Summer 2001 (9.2)
Speaking - Part 10
by Jala Garibova
and Betty Blair
Clocks: National Archives (Photo and Cinema Division)
One of the first things that most foreigners
sense when they arrive in Azerbaijan is that Azerbaijanis tend
to have a very different notion of time than they do. This is
especially true of visitors who come from highly organized, time-conscious,
The Musical Comedy Theater
named after Sh. Gurbanov located on the Boulevard close to the
sea in downtown Baku has since been totally replaced in 1998.
In fact, some Americans told us that the idea of punctuality
in Azerbaijan seems so different from their own that when Azerbaijani
friends suggest a time to meet, the Americans always joke: "Azeri
time or American time?"
A: What time should we meet?
B: At 10 o'clock in the morning.
These differences in expectations
about time can be a source of friction with foreigners. One Japanese
woman who recently spent a year living in Baku said that one
of her greatest frustrations was that Azerbaijanis were so "loose
about the time". In Japan, she noted that people were very
strict about time and made every effort to arrive early for appointments.
But in Baku, she found that although Azerbaijanis would agree
to meet at a specific time, they always conditioned their promise
with the phrase, (If
God wills), as if to allow for some leeway. When the appointed
hour arrived, the Azerbaijanis invariably showed up late. "Somehow
they never seemed to managed to make it on time," she complained.
This relaxed attitude towards time can even be a source of aggravation
for fellow Azerbaijanis. For instance, in the early 1990s when
Azerbaijan had just gained its independence and was facing the
crisis of war in Karabakh and the subsequent displacement of
hundreds of thousands of refugees, Azerbaijan's Secretary of
State complained in an interview with our magazine that the worst
thing about her job was having to cope with the Azerbaijani concept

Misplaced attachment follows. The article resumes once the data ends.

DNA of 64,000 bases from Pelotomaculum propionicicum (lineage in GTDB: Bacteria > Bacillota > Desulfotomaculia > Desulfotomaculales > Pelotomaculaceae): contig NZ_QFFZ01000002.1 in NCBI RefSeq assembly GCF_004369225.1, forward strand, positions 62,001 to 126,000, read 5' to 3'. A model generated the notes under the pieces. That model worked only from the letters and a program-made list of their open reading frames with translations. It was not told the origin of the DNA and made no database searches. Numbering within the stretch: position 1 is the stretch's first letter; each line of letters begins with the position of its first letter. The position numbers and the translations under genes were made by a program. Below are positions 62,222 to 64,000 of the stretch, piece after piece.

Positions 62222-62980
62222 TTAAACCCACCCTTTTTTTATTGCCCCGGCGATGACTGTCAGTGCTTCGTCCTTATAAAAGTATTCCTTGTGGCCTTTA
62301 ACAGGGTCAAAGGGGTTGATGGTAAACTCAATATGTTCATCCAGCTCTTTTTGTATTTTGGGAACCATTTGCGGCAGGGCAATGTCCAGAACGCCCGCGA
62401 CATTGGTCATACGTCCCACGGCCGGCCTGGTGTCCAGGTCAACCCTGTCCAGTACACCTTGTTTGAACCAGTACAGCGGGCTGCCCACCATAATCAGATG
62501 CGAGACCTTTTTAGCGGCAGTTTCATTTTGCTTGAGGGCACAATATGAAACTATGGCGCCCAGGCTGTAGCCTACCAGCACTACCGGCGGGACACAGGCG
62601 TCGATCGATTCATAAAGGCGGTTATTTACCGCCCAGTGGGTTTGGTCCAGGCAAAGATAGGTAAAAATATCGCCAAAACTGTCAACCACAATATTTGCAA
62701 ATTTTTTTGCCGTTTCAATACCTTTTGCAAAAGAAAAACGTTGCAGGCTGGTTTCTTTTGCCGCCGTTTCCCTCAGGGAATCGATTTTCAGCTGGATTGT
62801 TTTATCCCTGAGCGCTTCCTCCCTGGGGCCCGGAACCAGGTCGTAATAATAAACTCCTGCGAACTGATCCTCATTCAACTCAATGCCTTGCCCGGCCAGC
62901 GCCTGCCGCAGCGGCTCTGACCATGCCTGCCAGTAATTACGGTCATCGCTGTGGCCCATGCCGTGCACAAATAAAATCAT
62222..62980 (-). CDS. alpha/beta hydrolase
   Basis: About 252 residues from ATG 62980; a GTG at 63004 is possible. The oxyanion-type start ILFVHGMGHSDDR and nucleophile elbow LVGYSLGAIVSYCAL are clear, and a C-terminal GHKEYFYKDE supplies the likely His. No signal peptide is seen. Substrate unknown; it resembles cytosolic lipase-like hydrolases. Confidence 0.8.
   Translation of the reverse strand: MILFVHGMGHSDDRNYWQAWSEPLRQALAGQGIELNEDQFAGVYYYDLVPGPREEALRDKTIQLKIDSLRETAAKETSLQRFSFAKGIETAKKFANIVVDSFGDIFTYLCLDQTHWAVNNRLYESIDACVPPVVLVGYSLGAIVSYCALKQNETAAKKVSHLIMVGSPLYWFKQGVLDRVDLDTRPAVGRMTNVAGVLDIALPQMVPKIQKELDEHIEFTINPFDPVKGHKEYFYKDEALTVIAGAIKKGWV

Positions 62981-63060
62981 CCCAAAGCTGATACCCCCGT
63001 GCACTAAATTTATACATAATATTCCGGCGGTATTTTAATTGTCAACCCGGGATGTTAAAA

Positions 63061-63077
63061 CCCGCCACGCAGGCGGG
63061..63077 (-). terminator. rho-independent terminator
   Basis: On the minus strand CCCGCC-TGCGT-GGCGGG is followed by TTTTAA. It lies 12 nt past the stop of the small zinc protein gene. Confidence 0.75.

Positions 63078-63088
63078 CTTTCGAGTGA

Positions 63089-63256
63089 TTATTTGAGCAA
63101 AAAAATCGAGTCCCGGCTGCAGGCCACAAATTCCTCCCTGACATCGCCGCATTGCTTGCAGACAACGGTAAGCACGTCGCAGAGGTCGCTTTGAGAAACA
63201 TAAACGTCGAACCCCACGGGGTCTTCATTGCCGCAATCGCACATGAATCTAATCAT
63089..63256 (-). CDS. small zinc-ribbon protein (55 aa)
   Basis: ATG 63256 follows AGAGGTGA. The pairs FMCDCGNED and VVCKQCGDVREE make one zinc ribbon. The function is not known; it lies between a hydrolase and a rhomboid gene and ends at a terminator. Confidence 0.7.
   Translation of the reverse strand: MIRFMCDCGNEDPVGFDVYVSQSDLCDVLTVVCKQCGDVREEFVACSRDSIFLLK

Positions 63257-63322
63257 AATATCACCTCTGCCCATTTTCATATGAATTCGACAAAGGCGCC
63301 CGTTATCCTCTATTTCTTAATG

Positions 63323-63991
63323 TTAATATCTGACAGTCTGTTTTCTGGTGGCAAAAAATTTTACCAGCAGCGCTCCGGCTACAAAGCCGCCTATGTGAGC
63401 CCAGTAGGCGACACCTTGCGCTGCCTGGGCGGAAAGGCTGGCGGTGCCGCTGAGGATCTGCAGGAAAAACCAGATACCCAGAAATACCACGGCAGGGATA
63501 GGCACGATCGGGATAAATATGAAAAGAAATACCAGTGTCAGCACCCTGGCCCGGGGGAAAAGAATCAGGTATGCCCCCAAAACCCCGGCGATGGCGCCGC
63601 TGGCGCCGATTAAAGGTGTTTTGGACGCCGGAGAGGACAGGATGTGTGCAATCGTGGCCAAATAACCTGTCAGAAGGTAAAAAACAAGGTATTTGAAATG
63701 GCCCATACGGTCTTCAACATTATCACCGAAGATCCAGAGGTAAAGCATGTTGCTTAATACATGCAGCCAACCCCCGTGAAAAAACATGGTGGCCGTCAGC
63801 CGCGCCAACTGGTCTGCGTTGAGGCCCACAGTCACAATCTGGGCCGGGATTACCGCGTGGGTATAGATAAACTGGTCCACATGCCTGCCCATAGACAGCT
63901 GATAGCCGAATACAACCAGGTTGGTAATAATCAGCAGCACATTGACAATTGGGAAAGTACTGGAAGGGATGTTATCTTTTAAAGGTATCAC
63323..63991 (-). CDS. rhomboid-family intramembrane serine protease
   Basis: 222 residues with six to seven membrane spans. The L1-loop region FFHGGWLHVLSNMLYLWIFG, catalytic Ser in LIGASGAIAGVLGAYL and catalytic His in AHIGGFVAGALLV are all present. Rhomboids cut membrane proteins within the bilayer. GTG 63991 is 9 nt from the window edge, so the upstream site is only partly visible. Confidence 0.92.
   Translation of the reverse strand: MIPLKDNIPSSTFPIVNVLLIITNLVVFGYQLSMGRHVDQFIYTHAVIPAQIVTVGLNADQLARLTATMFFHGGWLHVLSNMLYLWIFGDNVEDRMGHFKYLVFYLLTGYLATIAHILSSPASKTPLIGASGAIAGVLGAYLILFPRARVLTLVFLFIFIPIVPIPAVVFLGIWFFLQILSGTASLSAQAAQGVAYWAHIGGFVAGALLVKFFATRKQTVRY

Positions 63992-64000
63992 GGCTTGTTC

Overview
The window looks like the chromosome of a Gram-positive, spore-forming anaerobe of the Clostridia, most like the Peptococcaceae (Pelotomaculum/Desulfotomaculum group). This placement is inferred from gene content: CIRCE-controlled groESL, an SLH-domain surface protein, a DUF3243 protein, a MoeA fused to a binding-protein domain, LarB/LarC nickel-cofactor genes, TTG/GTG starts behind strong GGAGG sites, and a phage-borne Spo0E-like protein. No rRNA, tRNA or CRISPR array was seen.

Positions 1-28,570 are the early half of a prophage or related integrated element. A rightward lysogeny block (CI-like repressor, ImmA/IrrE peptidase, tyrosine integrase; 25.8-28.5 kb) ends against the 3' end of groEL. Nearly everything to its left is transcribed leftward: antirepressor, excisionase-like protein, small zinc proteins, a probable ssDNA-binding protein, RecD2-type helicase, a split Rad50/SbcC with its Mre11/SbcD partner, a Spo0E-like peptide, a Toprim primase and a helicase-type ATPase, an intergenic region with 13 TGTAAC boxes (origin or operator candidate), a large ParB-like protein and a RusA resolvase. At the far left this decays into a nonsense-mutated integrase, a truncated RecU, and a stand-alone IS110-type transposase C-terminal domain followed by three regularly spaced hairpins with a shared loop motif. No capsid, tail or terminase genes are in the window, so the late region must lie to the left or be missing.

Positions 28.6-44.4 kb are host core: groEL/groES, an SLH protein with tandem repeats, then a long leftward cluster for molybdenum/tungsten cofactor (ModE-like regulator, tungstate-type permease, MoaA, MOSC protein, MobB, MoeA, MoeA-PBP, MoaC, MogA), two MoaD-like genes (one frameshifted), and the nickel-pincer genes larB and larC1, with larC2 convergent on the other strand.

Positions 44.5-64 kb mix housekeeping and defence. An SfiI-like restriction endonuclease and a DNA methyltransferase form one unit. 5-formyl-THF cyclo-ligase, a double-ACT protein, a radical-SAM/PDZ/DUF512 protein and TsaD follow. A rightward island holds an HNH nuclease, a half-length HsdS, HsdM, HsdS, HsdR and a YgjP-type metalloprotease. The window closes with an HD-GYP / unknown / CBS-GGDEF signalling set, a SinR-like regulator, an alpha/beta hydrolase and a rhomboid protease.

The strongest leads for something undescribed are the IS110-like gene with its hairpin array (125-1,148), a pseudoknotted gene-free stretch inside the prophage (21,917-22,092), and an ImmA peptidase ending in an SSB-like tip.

of time. "Even though Azerbaijanis wear watches," she
said, "they aren't conscious of time. If I ask them to meet
me at 3:00, they show up at 4:00. If I ask them to come at 4:00,
they arrive at 5:00. There's a lot of work to do. This is not
the time to sit still."
One curious exception to these attitudes
about punctuality relates to the unwritten rules of dating. Azerbaijani
girls expect their dates to be on time, but for their part, there's
a tendency to keep the poor guy waiting. After all, the girl
wouldn't want to show that she is too eager for the rendezvous.
Left: The clock at Baku's City Hall which
had stopped in the mid- 1970s was restarted in May 2001. Now
it plays short segments of popular tunes on the hour. Lenin's
portrait is no longer exhibited. Photo: 1972.
But attitudes toward time are changing, especially in Baku. Azerbaijanis
are becoming more conscientious about showing up on time for
their appointments. It used to be that a person could be 40-50
minutes late and not be considered rude and not apologize for
it; now a person is perceived as tardy if he or she arrives 10-15
minutes after the designated time. These days in international
business circles, it is considered quite negligent to be late,
and it does make a bad impression unless the person calls ahead
to announce his delay.
Of course, there is a tremendous variation in attitudes towards
time, as is true in any society, and it is also influenced by
numerous factors including gender, age, economic status, health,
education, health - not to mention, ambition.
But some of the changes have been shaped by new technology that
gives people more control over their time - especially the mobile
phone and private cars. Both have appeared on the scene "big
time" these past five years. Now when Azerbaijanis run late,
especially with meetings with foreigners, there's a greater tendency
that they will phone ahead and let the waiting party know of
the delay or traffic jam. The pace of daily life also seems to
have accelerated in Baku. People even walk around town faster
than they did a mere five years ago.
In the past, the Soviet policy of "equalization" discouraged
any sense of competition for monetary gain. Most people didn't
feel compensated for their extra efforts, so they didn't bother
to work harder or more effectively. Average workers simply went
to work, punched the clock, carried out their routine jobs and
then returned home on time.
Left: Baku's Opera and Ballet Theater in 1974. The